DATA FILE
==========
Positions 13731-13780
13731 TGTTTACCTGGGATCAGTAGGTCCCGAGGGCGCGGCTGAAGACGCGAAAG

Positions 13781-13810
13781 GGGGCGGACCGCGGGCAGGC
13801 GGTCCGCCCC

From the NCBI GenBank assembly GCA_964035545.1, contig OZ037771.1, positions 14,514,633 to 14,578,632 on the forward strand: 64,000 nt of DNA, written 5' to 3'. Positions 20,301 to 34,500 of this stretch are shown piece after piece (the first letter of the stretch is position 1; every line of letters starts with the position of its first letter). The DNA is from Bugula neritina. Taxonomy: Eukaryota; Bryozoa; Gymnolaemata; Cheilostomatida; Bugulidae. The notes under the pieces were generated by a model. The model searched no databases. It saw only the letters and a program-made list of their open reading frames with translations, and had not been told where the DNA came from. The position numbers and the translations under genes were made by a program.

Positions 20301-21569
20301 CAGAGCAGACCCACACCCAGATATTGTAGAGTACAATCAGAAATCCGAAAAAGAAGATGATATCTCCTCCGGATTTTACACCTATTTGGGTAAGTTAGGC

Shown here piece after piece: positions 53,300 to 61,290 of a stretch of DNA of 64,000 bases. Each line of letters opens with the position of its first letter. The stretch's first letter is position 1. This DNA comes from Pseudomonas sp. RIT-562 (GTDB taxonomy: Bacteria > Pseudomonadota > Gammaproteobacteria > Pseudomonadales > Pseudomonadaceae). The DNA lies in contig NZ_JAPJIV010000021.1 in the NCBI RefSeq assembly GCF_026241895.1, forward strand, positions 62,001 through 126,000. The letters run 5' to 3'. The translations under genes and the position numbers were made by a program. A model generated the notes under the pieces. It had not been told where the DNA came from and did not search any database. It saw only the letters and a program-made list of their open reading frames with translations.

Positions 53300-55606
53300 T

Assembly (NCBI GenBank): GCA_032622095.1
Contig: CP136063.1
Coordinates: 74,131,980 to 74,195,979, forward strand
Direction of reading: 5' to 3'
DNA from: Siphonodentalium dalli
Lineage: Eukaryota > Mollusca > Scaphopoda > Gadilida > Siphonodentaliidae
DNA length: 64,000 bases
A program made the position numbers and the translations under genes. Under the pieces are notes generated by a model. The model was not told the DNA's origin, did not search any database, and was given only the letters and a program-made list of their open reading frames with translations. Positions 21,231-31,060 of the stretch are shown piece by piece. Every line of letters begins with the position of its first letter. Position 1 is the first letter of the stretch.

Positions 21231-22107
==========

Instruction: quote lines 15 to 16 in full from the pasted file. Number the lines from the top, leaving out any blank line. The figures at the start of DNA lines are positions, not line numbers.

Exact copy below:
Direction of reading: 5' to 3'
DNA from: Siphonodentalium dalli